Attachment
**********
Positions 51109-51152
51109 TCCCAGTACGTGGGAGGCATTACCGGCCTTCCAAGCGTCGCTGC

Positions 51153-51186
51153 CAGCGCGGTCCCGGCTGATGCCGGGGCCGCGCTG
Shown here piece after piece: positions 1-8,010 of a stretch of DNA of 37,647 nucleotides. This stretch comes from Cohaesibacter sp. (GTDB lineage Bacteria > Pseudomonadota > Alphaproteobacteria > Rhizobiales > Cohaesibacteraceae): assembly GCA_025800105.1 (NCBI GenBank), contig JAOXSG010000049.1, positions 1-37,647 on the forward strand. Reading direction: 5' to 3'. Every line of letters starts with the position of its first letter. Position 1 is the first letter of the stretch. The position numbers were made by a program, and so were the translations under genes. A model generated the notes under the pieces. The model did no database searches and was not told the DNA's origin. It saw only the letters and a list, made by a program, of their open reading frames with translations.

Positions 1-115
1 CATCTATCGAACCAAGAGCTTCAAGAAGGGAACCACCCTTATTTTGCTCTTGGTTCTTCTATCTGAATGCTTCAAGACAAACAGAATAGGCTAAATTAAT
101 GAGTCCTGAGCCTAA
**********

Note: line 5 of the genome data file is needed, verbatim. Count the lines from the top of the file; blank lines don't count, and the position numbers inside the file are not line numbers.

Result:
Shown here piece after piece: positions 1-8,010 of a stretch of DNA of 37,647 nucleotides. This stretch comes from Cohaesibacter sp. (GTDB lineage Bacteria > Pseudomonadota > Alphaproteobacteria > Rhizobiales > Cohaesibacteraceae): assembly GCA_025800105.1 (NCBI GenBank), contig JAOXSG010000049.1, positions 1-37,647 on the forward strand. Reading direction: 5' to 3'. Every line of letters starts with the position of its first letter. Position 1 is the first letter of the stretch. The position numbers were made by a program, and so were the translations under genes. A model generated the notes under the pieces. The model did no database searches and was not told the DNA's origin. It saw only the letters and a list, made by a program, of their open reading frames with translations.